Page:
The Advocate’s Lunchbox: Children & Youth Homelessness
In Washington state, over 30,000 students are homeless, or 3.1% of all students enrolled in our K-12 schools. Of these students, approximately 4,622 (15%) are unaccompanied, or not in the physical custody of a parent or guardian. Without a home, family support or other resources, and opportunities for work and housing, many homeless children and youth experience circumstances in which they are threatened, isolated, fearful, unprotected, undernourished, and even in danger of losing their lives.
Join Columbia Legal Services for a free, public, panel discussion to engage with experts on the topic of child and youth homelessness in our state, and what we can do to help tackle this urgent issue affecting so many young people. Register to join in person at Seattle University; a box lunch is included. Or watch a live stream of the event online.
Lucy Helm – Executive Vice President, General Counsel & Secretary, Starbucks
Katara Jordan – Staff Attorney, Children & Youth Project, Columbia Legal Services
Katara engages in multi-disciplinary advocacy through partnerships with local universities,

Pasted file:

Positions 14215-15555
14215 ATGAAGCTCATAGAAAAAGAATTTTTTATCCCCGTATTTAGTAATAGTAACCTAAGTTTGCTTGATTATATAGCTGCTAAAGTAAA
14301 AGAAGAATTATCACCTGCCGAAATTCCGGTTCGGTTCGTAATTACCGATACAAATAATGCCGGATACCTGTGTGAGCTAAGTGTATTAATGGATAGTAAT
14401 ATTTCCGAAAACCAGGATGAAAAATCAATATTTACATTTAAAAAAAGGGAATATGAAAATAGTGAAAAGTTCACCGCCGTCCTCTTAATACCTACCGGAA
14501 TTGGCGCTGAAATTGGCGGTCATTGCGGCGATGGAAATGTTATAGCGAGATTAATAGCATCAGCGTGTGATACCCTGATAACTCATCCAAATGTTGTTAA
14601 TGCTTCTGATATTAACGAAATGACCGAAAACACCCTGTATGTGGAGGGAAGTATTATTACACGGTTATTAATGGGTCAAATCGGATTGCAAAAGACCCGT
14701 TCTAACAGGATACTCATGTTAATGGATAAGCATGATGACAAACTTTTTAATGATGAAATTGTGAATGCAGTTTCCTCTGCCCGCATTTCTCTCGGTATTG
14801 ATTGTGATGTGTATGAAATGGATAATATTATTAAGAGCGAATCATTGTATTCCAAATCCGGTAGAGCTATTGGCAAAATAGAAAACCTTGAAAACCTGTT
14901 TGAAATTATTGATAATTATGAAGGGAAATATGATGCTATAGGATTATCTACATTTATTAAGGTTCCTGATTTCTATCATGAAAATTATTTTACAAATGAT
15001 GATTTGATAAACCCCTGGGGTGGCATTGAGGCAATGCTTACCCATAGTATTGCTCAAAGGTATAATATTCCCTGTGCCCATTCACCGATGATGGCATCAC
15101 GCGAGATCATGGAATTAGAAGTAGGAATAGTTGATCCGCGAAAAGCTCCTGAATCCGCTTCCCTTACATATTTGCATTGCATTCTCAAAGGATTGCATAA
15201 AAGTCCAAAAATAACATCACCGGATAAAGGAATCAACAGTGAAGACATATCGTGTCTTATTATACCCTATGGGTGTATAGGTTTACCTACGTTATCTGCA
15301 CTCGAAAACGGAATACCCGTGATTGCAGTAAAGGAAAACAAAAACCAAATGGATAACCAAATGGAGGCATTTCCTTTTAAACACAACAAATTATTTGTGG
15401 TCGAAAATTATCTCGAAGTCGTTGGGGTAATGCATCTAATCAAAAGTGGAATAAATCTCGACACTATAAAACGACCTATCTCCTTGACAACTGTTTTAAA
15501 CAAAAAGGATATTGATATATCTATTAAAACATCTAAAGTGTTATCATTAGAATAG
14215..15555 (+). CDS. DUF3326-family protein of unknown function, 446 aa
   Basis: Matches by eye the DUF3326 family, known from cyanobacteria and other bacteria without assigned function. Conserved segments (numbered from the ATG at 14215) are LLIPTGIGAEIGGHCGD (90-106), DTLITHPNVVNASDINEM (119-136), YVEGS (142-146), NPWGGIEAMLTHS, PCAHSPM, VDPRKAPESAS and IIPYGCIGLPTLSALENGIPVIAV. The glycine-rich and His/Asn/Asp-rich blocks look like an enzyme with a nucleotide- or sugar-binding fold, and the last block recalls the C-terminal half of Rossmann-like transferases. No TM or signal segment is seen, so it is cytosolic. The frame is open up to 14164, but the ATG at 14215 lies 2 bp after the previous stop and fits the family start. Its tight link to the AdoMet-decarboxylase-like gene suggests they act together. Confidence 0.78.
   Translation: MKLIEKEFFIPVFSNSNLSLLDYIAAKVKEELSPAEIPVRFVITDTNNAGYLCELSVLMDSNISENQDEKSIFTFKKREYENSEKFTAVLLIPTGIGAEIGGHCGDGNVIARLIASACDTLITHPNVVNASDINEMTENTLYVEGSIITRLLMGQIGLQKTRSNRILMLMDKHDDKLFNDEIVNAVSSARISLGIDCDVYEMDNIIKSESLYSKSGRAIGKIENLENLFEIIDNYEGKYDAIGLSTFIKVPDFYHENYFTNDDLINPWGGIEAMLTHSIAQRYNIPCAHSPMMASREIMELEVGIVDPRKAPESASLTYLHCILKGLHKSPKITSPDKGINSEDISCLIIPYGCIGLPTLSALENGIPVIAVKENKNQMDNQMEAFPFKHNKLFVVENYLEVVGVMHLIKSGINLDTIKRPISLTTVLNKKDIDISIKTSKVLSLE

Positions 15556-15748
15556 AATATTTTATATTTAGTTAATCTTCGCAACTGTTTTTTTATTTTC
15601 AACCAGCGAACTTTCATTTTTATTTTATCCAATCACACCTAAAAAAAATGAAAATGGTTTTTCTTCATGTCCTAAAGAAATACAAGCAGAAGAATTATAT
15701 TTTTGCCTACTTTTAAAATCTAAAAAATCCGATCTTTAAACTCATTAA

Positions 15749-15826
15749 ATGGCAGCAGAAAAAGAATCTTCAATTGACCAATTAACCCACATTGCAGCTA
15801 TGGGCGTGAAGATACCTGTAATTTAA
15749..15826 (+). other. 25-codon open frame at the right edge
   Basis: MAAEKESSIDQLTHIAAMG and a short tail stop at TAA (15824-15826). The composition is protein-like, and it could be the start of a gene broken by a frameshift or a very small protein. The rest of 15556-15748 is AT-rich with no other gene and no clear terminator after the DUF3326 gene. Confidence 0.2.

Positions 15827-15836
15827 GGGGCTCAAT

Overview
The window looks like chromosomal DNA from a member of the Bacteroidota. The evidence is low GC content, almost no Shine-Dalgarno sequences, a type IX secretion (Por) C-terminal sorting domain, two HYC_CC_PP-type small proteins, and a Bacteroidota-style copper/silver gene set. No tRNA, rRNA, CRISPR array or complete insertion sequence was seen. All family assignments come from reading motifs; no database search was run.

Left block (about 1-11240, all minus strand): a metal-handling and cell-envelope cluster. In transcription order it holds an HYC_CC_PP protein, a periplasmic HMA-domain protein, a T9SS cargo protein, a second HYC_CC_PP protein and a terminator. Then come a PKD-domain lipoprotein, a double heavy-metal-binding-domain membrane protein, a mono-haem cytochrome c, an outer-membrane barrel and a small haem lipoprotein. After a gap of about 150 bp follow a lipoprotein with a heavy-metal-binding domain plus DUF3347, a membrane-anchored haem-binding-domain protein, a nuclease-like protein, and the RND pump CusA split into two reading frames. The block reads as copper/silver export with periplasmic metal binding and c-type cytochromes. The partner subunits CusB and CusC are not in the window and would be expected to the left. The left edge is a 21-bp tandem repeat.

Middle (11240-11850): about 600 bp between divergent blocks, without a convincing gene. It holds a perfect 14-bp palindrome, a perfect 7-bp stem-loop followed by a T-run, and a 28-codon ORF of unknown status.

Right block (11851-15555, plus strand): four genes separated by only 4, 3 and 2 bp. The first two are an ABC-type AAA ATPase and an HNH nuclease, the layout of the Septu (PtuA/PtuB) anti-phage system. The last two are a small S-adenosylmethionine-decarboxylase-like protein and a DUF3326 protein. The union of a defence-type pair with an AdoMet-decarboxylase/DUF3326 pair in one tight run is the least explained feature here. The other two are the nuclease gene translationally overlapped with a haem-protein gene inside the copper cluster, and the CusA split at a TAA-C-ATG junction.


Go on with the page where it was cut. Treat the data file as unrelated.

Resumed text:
the Bill & Melinda Gates Foundation, and local and national groups dedicated to ending child and
family homelessness. Katara’s work focuses on removing barriers to academic success for homeless
students, especially around issues that impact youth who are low-income, at-risk, or in foster care.
Alison Eisinger – Director, Coalition on Homelessness (Seattle/King County)
Alison works to secure safety, services, housing, and justice for people while they are homeless,
and advance public policies and budgets that will solve homelessness and address inequalities.
In close partnership with the Coalition’s volunteer leadership, Alison cultivates strong working
relationships with a range of groups and individuals, engaging members, allies, and concerned
members of the public. She provides strategic leadership for the Coalition’s public education,
advocacy, and public policy work; heads planning for the annual One Night Count of people
who are homeless outside; and develops creative collaborations to support the
Coalition’s year-round work, special projects, and initiatives
Brandy Sincyr – Homeless Youth Advocate
From the age of 14 to 19, Brandy Sincyr, her mother, and sister became homeless after
escaping an abusive stepfather. With the help of friends who worked there, Brandy applied
and was accepted to Seattle Pacific University where she became actively involved with
advocacy and efforts related to homeless youth who share some the experiences she faced
while homeless. While her success has been hard earned and much of it self-made, Brandy
encourages other homeless youth to take advantage of the many services available to them.